It’s a very long time since I’ve been to Cardiff, but I do know a considerable number of ‘gogs’ working down there in media and politics (I also know a considerable number of ‘hwntws’ doing the same up here :wink: ) so I’d be surprised if there weren’t changes taking place although I would imagine it’s quite a slow, subtle change.

That should have said that one guy said that I had an English accent!!

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Bangor and Carms and Swansea are ok to recognise in Welsh or English. Mainly because I here them a fair bit and they are distinctive.

Going back to regional toning down, Id say only up to a point.

As an example, today I was corrected by a Gwent local for pronouncing Tyllwyd in a Glamorgany way, and I dont even think that he was a Welsh speaker. Although I could be wrong as he did pronounce the ll.

Is it easier to speak Welsh with as near a Welsh accent as can be achieved by a Londoner or do the pronounciation of the words automatically create a Welsh accent?
Even if i were speaking Welsh i wouldn’t want to cause offence.


Hi Betty,

You won’t cause offence. If you say the words you will be speaking Welsh! After that we are all individuals - and that is a good thing!

Rich :grimacing:


Hi Betty, I notice that you joined 2 days ago so are still in the early stages of learning (I assume). I see two ways to answer this …

  1. If you want to speak Welsh with a natural accent I would listen very carefully and try your best to do an impression of the voice you hear in the lessons and really, really, try not to read any Welsh at all for as long as possible. This technique has produced some very natural sounding speakers.

  2. If you’re not bothered about speaking Welsh in your own accent then don’t worry about it and rest assured that no-one will be offended because at the end of the day learning and speaking Welsh is an amazing thing you’re doing. Those that do take offense would take offense at everything anyway so not worth your worries.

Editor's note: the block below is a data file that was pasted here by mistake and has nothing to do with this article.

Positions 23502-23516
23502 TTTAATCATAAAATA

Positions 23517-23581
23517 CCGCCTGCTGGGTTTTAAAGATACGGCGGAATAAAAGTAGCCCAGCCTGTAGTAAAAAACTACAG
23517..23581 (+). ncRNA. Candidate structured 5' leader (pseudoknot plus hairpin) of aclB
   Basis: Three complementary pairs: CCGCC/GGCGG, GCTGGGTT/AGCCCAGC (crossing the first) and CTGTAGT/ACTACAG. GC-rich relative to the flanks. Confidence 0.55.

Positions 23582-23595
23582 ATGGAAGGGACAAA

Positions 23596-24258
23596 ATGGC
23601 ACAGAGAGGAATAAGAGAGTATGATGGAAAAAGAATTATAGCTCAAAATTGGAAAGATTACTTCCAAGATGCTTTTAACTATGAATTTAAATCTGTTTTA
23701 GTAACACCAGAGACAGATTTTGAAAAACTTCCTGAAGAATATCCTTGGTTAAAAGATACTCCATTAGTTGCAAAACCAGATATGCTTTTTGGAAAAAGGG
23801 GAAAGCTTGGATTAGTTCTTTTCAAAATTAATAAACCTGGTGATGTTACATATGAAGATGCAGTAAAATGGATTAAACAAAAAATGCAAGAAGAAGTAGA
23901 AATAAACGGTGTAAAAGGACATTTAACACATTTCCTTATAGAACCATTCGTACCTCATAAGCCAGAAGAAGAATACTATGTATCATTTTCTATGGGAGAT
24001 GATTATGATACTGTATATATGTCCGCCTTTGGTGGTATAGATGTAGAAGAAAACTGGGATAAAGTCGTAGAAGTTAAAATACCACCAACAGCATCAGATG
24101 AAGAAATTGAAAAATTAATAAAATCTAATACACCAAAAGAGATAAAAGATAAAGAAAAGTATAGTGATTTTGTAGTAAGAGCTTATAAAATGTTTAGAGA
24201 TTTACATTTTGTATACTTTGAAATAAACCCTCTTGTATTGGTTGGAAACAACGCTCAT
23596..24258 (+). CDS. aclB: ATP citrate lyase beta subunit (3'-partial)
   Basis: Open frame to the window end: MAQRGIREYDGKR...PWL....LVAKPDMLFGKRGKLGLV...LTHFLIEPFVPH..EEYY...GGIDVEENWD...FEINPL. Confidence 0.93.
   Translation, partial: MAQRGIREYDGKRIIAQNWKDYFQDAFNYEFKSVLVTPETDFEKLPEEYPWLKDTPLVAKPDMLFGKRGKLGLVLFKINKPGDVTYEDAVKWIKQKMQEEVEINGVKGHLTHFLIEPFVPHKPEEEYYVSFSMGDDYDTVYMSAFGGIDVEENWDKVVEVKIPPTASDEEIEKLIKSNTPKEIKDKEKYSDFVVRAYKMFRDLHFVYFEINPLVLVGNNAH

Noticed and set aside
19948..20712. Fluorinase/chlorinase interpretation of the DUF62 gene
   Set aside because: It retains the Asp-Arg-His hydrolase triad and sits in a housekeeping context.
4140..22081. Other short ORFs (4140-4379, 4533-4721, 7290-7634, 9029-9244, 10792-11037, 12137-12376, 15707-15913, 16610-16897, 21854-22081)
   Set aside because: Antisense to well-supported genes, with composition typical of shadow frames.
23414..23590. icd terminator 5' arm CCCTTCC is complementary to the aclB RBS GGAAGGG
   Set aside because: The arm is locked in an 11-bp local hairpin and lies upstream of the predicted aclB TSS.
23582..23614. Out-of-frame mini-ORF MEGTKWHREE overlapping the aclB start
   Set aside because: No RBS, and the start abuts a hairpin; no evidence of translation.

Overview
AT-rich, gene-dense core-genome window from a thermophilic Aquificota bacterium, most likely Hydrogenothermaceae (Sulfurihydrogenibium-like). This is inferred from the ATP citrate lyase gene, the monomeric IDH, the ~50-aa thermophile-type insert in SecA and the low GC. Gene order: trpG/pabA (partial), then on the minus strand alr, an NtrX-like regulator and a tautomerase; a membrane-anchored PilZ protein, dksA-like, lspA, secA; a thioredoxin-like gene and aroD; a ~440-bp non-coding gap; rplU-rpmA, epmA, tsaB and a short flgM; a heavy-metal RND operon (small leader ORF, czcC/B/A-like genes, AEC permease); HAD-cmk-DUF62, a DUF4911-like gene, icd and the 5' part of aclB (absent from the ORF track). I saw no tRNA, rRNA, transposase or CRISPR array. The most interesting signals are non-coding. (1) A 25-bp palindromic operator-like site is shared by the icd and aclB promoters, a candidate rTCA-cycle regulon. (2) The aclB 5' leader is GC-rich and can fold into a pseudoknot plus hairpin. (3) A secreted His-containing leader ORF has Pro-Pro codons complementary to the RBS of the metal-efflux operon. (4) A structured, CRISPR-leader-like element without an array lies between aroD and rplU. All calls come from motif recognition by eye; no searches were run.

Hello @betty-heath
I cannot speak on behalf of native Welsh speakers. But as an outsider, one thing I think I can notice more easily than English-natives( because one’s own accent is always the hardest to detect!): a lot of learners but also a lot of very fluent and proficient speakers have an English accent when they speak Welsh!
But I’ve seen them doing just fine in interactions and conversations with 100% native speakers -not to mention so many guests and callers I hear on the radio, debating about very complex topics.

This also leads me to believe that the pronunciation of the words does not automatically create a natural Welsh accent! :grin:
I see @gruntius has shared a tip about it, that’s interesting|
I don’t know anything about this topic - and actually I’m curious to hear feedbacks about my Italian Welsh accent next week, when I’m going to have the chance to embarrass myself speaking Welsh more than I think I can do! :scream:


I heard a lovely chap on the radio yesterday morning who was a Scot talking about Burns Night - hearing Welsh spoken with a Scottish accent was lovely! I also had a tutor at university who was from Northern Ireland, so spoke Welsh with a strong Irish accent - also charming :slight_smile: (And then of course there are my American, Argentinian, German etc., etc. friends who all bring their own accents to the language.) Unavoidable, I’m sure. But everyone’s delighted to be conversing through the medium of Welsh - that’s the important thing.


A lot of the young people here in Cardiff have an accent that might sound a bit English, but it is their own particular brand of Welsh - “Cymraeg Glantafiaidd” I’ve heard it called (Ysgol Glantaf is one of the big Welsh-language secondary schools here in Cardiff).